The Pandemic Sprain/Strain
The Healthy View
Many of our patients have had to change their work setting over the past 5 months – transitioning to work from home, or an altered office space they aren’t used to. This has resulted in an increase in the number of neck and back pain cases brought to us since our return to the Clinic.
Some of our patients have reported working longer hours and are having a harder time separating their home and work lives. Not only are their work hours extended, but they’re also sitting for much longer stretches without any movement - not to mention, they haven’t been to a fitness club for a few months. And while this is one of the complicating factors workers are facing, the most common one we hear is about trying to work from a kitchen table or makeshift office that isn’t ergonomically set up like the one they left back in the middle of March.
Longer hours, increased time sitting, poor ergonomics, decreased levels of exercise, and elevated levels of stress have all resulted in more complaints of neck and lower back pain.
Fortunately, there are a number of treatments and remedies that are available to those that are experiencing the aches and pains associated with the pandemic sprain/strain. Whether it be a massage or some other manual therapy with one of our therapists, we can help reduce your level of pain and give you a routine of exercise to help prevent these symptoms from coming back. Please contact the Clinic to schedule an appointment with one of our therapists to help reduce your level of pain.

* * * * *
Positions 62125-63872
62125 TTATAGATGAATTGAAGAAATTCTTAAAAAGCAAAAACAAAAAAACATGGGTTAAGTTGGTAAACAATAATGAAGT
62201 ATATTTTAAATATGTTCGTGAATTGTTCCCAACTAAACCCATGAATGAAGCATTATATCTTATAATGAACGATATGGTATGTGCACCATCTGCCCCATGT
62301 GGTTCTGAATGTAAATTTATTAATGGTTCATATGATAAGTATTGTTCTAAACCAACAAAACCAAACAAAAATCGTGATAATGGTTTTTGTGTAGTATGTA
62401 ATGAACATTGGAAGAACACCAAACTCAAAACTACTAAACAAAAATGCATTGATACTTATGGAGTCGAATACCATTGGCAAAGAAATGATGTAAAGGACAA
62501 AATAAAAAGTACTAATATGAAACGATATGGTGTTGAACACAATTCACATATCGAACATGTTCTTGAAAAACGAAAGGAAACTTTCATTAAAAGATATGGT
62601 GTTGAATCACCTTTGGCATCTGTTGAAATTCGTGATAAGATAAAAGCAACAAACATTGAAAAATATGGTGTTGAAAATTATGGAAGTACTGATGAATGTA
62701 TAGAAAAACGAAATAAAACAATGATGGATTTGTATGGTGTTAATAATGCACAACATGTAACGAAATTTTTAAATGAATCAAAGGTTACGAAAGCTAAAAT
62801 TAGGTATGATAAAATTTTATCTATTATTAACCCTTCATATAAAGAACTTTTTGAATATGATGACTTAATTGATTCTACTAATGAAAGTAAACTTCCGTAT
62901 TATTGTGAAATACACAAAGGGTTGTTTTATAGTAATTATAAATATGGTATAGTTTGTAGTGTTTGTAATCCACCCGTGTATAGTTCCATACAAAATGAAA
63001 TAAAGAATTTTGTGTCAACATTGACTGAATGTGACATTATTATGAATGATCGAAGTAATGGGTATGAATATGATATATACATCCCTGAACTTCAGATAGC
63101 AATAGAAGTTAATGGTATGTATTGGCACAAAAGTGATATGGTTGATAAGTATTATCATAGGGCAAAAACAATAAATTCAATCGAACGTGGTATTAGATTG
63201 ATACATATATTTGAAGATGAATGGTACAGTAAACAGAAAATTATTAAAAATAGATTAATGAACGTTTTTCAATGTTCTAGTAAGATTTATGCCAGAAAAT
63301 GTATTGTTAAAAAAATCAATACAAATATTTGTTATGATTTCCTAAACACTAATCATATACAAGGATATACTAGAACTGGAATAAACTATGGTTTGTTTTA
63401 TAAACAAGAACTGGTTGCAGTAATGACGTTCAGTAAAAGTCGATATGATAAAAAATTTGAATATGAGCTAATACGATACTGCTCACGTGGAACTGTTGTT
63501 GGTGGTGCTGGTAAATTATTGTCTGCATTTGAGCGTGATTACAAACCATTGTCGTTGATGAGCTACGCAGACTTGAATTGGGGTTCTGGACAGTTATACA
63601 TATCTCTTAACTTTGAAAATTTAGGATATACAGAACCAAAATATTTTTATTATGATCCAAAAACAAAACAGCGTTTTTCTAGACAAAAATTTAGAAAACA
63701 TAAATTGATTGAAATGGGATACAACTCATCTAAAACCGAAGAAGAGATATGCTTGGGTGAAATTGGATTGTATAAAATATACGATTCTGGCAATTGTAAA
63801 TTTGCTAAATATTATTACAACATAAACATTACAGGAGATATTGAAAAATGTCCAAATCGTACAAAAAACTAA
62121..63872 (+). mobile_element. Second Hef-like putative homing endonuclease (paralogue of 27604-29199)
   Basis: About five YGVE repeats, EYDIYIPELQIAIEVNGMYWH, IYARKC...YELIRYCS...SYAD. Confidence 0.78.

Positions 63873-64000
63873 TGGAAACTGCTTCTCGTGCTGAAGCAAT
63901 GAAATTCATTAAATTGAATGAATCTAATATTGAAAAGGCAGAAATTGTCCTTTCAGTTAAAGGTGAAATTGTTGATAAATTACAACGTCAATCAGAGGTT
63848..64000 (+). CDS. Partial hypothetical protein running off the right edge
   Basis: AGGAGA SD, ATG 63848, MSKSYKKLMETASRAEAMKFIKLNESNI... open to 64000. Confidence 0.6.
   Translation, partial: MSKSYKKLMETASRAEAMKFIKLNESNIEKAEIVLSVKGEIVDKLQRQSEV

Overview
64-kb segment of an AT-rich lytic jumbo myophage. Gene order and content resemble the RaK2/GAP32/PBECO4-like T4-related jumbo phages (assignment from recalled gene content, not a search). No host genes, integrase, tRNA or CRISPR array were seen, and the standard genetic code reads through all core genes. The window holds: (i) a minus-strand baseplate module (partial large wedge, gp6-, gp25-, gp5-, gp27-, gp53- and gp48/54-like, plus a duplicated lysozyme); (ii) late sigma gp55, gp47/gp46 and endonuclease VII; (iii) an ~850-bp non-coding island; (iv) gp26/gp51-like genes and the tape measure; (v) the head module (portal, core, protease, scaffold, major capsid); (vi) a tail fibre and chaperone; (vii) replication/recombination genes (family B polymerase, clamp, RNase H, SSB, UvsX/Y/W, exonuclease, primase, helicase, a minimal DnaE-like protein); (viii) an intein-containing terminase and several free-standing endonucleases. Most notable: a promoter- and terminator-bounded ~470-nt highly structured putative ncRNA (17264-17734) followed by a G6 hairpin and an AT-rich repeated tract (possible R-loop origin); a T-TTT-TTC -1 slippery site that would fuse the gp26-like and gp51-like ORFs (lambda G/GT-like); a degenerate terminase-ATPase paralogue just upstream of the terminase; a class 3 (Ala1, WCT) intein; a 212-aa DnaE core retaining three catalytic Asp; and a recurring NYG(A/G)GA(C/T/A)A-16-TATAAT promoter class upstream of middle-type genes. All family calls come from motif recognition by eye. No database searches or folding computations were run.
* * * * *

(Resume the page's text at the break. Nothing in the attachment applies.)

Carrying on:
These tips can also help you self-manage the rigors of the work day from home.
Position your computer screen directly in front of you. Allow the muscles in your eyes to relax by following the 20/20/20 rule: Take a 20-second break every 20 minutes and focus on an object that is at least 20 feet away from you.
Use your hand to support the telephone against your ear and alternate sides regularly. Do not cradle the phone between your ear and your shoulder or consider using a headset or speaker.
Sit upright and all the way to the back. Place a support cushion or roll against the arch of your low back for lumbar spine support.
Here are some tips to help you adjust your chair:
- Stand in front of the chair and adjust the height so that the highest point of the seat is just below your knee.
- Sit on the chair and make sure that your knees are bent at approximately a 90-degree angle when your feet are flat on the floor.
- Adjust the backrest forwards and backwards as well as up and down until it fits the hollow in your lower back.
- Sit upright with your arms hanging by your sides. Bend your elbows at about a right angle and adjust the armrest height until they barely touch the undersides of the elbows. Remove the armrest from the chair if the right level cannot be achieved.
- Lastly, don’t forget to take a quick stretch break or change position every 30 to 45 minutes. Your back, neck, and shoulders will thank you for it!
Dr. Lawrence Micheli, Clinic Manager, Sport Medicine Clinic, email@example.com